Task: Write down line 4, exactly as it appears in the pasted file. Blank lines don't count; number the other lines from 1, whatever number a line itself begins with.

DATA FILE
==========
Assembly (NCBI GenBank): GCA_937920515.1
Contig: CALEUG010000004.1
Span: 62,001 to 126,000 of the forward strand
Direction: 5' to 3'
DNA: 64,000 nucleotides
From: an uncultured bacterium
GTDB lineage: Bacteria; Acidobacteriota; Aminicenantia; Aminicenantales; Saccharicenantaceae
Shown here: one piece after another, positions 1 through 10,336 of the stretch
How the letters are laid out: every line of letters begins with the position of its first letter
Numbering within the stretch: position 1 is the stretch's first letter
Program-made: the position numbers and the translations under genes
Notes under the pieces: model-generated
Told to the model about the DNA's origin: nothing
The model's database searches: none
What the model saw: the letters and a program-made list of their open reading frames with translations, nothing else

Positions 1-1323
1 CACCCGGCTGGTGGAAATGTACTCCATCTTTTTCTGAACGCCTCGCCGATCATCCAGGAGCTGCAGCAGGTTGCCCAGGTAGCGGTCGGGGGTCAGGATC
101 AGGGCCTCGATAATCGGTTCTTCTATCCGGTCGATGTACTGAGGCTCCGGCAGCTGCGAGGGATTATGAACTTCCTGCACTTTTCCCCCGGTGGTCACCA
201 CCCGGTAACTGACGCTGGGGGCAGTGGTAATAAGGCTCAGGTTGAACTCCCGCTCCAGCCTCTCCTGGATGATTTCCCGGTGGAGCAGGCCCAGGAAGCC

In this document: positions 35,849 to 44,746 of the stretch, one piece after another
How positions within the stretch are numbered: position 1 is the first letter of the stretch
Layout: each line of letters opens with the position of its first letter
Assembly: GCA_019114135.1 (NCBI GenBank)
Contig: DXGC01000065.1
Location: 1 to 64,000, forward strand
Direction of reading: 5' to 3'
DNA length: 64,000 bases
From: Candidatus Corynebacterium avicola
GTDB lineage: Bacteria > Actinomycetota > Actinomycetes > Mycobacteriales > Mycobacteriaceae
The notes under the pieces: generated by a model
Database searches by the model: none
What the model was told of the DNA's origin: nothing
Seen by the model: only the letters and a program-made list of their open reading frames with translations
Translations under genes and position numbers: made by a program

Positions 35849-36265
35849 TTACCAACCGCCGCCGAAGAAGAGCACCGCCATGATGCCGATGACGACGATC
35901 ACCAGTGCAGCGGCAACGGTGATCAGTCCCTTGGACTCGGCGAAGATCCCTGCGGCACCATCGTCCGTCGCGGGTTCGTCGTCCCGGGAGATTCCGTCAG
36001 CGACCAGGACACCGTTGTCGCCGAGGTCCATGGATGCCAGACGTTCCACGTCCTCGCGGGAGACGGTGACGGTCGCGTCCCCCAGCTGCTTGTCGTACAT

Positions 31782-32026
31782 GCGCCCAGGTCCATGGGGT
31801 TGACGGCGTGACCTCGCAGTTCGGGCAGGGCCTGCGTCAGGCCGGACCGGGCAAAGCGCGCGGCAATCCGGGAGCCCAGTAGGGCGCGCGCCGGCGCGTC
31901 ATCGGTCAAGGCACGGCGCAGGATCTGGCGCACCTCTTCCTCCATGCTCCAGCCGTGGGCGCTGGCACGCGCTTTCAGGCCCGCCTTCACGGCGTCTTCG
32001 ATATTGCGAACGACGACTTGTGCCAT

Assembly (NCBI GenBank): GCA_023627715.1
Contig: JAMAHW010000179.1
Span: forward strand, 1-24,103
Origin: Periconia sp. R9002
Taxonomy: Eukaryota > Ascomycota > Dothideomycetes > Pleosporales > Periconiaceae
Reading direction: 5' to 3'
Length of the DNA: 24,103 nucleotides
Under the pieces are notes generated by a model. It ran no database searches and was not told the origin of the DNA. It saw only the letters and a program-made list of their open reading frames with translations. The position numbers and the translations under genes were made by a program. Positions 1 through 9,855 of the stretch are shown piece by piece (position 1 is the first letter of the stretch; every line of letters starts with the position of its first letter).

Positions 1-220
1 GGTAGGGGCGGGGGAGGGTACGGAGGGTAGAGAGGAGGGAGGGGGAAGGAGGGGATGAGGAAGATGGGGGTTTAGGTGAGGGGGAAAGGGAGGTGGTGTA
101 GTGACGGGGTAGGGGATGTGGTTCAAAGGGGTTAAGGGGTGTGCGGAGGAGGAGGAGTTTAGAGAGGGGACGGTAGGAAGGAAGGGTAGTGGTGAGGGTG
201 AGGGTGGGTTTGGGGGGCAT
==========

Direction: 5' to 3'